Ah Crete, writing this post is though in rainy Slovenia, but it’s quite similar to meditation. It makes me reminisce all the good things that happened in these two weeks. First let me tell you that I have decided to live here someday. This is a place with distinctive flavours and renewed respect for tradition. It is perfect for my crazy healthy demands and is at the epicentre of Greece’s agro-tourism revolution.
My first stop was in Panormos with Blueroom where we were filming one of the promotional videos for hotels. After several meetings my food detective belly started wanting proper local food. And who do I run into, the one and only Savina Atai who invited me to dinner with her hubby Giorgos. We ate at their family restaurant Porto Parasiris, I need to take a moment of silence here… Why? Because the food was just incredible. This enigmatic and exciting restaurant was the peek of my holiday and it has only just started! Mother of Giorgos is a wizard in the kitchen who only uses their own vegetables, herbs, olive oil and meat. “That is amazing! You use everything from your own garden and cook everything in your homemade olive oil?!” I said to Giorgos stunned. He looks at me strangely and answers “yes of course, how else do you prepare food?”
I shouldn’t have been surprised. In Crete, as on many Greek islands, the best and most authentic food is often found in hinterland villages far from major towns and beach resorts teeming with tourists. Food has long been an intrinsic part of Cretan culture, from harvesting the family olive groves and foraging for wild greens to gathering snails after rain. The traditional Cretan diet is one of the healthiest in the world. This diet is the one I’m most found of – a diet high in olive oil, vegetables, grains and legumes and low in meat.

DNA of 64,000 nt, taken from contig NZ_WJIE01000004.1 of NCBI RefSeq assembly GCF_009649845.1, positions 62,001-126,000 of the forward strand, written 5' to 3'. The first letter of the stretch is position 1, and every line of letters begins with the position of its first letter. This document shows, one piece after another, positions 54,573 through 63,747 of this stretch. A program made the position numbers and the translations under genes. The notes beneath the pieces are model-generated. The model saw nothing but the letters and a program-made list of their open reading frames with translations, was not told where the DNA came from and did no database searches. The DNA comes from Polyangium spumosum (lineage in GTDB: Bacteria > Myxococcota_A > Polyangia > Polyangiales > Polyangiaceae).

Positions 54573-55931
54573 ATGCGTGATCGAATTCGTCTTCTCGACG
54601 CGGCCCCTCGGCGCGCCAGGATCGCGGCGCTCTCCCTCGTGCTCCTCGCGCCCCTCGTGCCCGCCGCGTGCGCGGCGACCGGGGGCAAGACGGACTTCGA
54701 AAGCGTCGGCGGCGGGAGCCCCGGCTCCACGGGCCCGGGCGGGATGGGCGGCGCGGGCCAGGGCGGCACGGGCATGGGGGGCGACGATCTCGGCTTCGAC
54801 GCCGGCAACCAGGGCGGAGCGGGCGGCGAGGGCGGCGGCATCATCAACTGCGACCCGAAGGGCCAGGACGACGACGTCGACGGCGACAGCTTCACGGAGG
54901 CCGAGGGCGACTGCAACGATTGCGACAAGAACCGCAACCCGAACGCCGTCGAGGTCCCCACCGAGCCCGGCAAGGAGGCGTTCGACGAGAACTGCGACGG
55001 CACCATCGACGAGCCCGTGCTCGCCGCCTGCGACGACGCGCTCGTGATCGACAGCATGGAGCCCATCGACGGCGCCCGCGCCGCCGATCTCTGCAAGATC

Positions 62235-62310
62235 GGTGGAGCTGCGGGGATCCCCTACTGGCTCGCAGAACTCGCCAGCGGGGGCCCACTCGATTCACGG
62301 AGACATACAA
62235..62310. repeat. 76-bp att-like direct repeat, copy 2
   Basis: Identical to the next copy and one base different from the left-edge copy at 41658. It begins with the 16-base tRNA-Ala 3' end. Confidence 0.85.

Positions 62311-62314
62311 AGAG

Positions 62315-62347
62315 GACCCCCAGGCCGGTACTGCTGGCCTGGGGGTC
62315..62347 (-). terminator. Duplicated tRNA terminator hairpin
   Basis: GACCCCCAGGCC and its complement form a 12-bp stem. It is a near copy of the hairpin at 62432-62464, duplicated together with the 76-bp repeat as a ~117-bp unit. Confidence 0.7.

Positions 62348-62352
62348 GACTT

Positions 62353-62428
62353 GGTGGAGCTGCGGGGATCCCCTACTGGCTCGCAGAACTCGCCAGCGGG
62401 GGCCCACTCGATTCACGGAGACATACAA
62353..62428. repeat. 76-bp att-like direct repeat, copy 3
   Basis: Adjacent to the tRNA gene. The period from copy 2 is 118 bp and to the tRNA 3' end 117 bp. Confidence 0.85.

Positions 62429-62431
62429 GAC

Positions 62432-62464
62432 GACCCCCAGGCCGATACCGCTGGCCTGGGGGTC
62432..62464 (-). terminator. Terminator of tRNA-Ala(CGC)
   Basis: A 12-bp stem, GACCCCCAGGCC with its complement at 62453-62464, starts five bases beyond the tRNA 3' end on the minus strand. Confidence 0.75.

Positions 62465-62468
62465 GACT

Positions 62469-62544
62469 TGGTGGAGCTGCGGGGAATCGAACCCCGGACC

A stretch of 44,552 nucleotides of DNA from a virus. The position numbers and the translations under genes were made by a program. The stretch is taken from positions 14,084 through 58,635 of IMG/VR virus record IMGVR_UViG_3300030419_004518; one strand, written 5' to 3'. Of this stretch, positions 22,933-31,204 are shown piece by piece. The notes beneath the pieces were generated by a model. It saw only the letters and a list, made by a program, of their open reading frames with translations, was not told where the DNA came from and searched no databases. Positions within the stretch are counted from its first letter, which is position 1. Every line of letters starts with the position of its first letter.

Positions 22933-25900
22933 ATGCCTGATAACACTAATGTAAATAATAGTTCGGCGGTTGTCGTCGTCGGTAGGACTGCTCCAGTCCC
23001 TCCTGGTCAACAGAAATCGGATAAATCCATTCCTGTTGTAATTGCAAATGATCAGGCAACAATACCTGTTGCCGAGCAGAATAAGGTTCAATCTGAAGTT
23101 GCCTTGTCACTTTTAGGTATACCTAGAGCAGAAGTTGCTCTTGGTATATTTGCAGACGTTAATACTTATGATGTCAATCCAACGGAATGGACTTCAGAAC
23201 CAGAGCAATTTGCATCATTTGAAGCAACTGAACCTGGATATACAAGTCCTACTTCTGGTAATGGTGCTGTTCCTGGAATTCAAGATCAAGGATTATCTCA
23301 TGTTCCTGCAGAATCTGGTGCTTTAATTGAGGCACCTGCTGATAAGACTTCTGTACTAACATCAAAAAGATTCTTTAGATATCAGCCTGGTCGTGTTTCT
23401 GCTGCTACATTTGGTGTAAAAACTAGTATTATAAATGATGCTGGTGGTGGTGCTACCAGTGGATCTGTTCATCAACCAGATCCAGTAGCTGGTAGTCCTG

It was a great experience for me to run around with locals who pointed me to obscure tavernas where the tomatoes come from the owner’s garden, the wine, cheese and olive oil are homemade, the eggs are from the chooks out the back, and the meat is from local farmers (or they accidentally hit a rabbit on the road and use it for dinner – true story from Savina). As a seafood lover I was always served only fresh fish full of taste drizzled with juice of their massive lemons.
Cretans have a special attitude towards food, it’s normal for them to hike up the mountains to collect wild herbs and greens, and they believe being close to the food source is fundamental to maintaining the essence of Cretan food. They are proud to be farmers and have the power of being self-sustained. It’s quite amazing seeing the hard work and effort many are putting for the land. Even though the hardest crisis has struck them it’s quite calming seeing their will and motivation towards their culinary traditions and the agrarian way of life.
Don’t get me wrong; this island is full of massive touristic/family resorts filled with the most tasteless food you could find. But if you’re like me and do not wish to seek only sun, sea and sand holidays, than you are in luck. You can easily find mountain retreats and farm stays, village restorations, and activities focusing on local culinary traditions.
My favourite time was taking our rental car and exploring the country. I stopped several times to take a dip in the most crystal clear waters, in midday I usually decided to search for a local taverna and in the afternoon I sat with a few older gents sipping freddo capuccino and watching soccer. There is no nonsense in their food, drinks or even cosmetics. Everything is simple, rustic local cooking at its best. My favourite was lamb; a delicately crumbed green capsicum stuffed with myzithra cheese; and a salad of rocket, rusks, tomatoes, cheese and olives dressed with vinegar and fine Cretan olive oil. For dessert I tried Savinas and Giorgos super food homemade ice cream (from sheep milk) and real deal greek yogurt with honey or simply watermelon with raki. Fresh, simple, organic!
TOP 3 beaches:
TOP 3 restaurants:
2. Prima Plora